Some of the items often forgotten at this point are any terminal strips you will be using as well as the circuit board and wiring.   Postage and minimum orders are always a hassle if you are ordering through the mail. Even if you have a local electronics supplier you will want to make as few trips as possible.

When determining the size of the mounting board, again it is necessary to think about what you will be doing with the circuit.  If the board is too small it may be impossible to  install all of the components in the available space.   If the board is excessively large and must be mounted in an enclosure, the enclosure will be more expensive.  Throughout this whole process it will be necessary to cut and try various options and sometimes the available space may require you to go back and change components.   For example, the choice between a capacitor with axial leads or a radial radial leads will often be determined by the space available to mount the capacitor.

Real Estate

Available “Real Estate” for each of my circuits.

I want to build 6 of the thermistor circuits all on one board, so I wanted a fairly large 6.3″ X 4.5″ board.    Each  circuit will have a space on the board of 2.1″ X 2.25″

Once you have the parts lined up it is time to move on to trying to figure out how to place them on the board.  In most cases you will want to design everything based on a grid with 0.1″ spacing.    The pins of a DIP IC circuit is based on the pins spaced at  0.1″ centers.   Small resistors, capacitors, and other axial lead components can have the wires bent to 0.3″ centers.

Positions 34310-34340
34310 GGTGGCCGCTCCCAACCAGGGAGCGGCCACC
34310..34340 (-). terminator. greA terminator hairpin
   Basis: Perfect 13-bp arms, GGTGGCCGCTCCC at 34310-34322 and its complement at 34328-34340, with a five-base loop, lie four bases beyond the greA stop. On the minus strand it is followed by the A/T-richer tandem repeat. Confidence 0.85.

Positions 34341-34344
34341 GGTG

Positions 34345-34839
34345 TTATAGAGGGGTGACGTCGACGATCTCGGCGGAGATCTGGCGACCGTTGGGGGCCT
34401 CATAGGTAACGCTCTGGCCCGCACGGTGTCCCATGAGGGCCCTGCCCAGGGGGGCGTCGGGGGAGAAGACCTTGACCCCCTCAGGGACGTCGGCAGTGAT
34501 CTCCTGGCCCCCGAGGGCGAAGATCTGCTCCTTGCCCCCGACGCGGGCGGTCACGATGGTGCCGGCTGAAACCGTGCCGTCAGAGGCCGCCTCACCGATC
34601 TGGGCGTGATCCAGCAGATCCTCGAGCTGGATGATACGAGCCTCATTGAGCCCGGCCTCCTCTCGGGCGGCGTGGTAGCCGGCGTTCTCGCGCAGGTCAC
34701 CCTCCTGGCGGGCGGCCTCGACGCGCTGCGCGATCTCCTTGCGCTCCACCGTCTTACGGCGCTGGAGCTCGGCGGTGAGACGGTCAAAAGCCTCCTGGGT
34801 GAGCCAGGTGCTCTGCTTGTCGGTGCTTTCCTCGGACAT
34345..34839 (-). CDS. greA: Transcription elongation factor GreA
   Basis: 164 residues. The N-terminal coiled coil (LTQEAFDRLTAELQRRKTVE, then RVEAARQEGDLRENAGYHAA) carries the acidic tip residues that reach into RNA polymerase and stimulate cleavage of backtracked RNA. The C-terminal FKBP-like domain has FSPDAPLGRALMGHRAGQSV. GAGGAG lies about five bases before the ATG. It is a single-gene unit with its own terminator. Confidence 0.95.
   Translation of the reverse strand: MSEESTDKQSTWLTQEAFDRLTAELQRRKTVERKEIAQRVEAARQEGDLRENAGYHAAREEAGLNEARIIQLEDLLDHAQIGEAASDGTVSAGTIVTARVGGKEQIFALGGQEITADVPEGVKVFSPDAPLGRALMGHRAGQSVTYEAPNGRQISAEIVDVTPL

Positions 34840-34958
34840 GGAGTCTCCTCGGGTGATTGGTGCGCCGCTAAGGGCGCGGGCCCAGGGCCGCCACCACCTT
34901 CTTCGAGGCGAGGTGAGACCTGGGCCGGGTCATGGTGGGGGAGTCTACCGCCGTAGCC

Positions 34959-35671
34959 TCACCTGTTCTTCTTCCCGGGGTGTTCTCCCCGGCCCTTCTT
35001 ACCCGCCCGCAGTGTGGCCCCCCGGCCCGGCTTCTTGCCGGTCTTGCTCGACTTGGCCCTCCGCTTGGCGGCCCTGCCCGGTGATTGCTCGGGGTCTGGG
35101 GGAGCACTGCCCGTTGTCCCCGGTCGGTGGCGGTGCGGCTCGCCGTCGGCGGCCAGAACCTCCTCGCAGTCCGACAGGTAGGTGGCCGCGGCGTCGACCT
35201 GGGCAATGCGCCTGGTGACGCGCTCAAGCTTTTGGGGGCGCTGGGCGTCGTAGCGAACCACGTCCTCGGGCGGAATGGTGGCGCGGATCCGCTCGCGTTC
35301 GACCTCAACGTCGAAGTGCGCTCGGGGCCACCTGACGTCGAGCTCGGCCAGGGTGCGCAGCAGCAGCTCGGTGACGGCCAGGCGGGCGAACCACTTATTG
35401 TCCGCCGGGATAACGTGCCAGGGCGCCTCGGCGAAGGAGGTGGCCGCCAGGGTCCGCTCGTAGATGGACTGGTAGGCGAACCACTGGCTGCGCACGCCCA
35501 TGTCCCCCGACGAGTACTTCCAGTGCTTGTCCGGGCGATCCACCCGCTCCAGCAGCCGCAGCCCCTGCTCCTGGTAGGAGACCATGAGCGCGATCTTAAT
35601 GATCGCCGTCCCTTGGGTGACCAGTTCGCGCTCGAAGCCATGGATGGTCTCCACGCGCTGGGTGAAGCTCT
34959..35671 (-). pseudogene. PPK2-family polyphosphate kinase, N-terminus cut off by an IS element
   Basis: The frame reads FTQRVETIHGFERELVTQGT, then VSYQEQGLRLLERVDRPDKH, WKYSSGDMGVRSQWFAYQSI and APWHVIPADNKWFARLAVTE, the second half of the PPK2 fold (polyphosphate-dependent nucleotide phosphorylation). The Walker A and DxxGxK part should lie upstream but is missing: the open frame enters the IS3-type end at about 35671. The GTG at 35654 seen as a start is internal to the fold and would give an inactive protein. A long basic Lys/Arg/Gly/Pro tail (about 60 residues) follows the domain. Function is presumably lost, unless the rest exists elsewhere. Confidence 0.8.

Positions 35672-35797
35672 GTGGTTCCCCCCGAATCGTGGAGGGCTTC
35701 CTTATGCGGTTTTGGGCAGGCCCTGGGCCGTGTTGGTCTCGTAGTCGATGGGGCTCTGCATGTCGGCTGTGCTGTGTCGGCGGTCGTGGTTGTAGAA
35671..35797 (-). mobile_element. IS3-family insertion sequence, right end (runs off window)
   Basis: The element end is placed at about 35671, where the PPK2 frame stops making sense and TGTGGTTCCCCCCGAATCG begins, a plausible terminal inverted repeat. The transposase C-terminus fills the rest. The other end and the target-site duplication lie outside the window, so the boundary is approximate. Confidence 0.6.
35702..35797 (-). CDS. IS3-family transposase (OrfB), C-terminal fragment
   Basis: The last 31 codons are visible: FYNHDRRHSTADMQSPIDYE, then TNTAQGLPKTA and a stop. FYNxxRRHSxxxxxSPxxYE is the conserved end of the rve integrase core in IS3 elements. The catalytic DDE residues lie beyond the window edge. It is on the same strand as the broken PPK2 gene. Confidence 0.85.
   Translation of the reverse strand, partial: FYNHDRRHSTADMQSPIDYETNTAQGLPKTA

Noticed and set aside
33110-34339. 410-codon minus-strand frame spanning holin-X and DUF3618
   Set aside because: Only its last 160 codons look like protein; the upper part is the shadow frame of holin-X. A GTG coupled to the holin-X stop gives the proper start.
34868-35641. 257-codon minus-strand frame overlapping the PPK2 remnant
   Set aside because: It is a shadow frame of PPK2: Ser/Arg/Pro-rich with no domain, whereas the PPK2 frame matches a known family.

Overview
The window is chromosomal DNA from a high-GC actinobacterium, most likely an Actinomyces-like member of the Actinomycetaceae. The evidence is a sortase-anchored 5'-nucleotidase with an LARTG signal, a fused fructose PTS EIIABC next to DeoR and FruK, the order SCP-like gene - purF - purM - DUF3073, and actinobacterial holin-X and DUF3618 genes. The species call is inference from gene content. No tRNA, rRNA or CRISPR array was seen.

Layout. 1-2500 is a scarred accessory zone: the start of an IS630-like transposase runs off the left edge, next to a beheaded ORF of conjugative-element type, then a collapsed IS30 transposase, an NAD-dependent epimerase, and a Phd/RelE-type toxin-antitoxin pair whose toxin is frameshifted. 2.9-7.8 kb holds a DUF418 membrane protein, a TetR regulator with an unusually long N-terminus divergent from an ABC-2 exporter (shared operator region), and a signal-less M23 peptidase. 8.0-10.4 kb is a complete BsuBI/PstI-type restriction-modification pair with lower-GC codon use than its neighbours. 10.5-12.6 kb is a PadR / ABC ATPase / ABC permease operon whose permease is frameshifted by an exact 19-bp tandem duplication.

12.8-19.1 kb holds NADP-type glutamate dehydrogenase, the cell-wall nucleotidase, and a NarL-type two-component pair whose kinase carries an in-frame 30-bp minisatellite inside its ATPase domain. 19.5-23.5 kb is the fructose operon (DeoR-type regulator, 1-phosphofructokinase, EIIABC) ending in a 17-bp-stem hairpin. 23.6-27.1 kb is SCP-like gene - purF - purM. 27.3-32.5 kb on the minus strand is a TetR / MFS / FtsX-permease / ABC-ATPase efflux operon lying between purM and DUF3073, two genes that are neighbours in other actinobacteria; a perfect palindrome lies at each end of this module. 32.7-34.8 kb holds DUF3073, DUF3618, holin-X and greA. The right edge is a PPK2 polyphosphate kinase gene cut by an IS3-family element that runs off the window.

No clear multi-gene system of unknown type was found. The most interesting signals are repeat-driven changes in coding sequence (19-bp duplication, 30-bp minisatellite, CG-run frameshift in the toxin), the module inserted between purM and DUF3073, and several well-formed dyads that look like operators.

Laying out the circuit.

Laying out the circuit.

Now it is time to actually place the components on the board. I chose to use CAD to do this and I used LibreCAD.   There are special CAD programs designed just for electronics.  However, I do such a little amount of this work, it was easier for me to do it with standard CAD.   This is one time where I actually turn on the grid and often “snap to grid”

Layers I used while creating this drawing.

Layers I used while creating this drawing.

This is also one time where it very helpful to use layers.  You will need at least two layers, one for the component side of the board, and one for the trace side of the board.  I chose to use several layers for the trace side of the board, the non-component side.  I chose to use different colors for the Vcc+, Vcc- and ground traces. It was helpful to turn off layers while I was working with the drawing.   I also created a layer for labels and even one for holes.

I think this is enough for one post.  In the next post we will talk about how printed circuits are created and the options to think about while determining the trace locations.

As I stated at the beginning of this post, the process is not easy, but it is straight-forward.   It is time-consuming.  It really is not anything that can be taught other than general directions and just trying it and learning from experience.

I hope I have made this worth your time.    I am sure there are things I glossed over so much I have left some confusion.  If so, please e-mail me for clarification.  I will answer back in an e-mail individually, and I will also post the question and answer so everyone can learn.

Gary.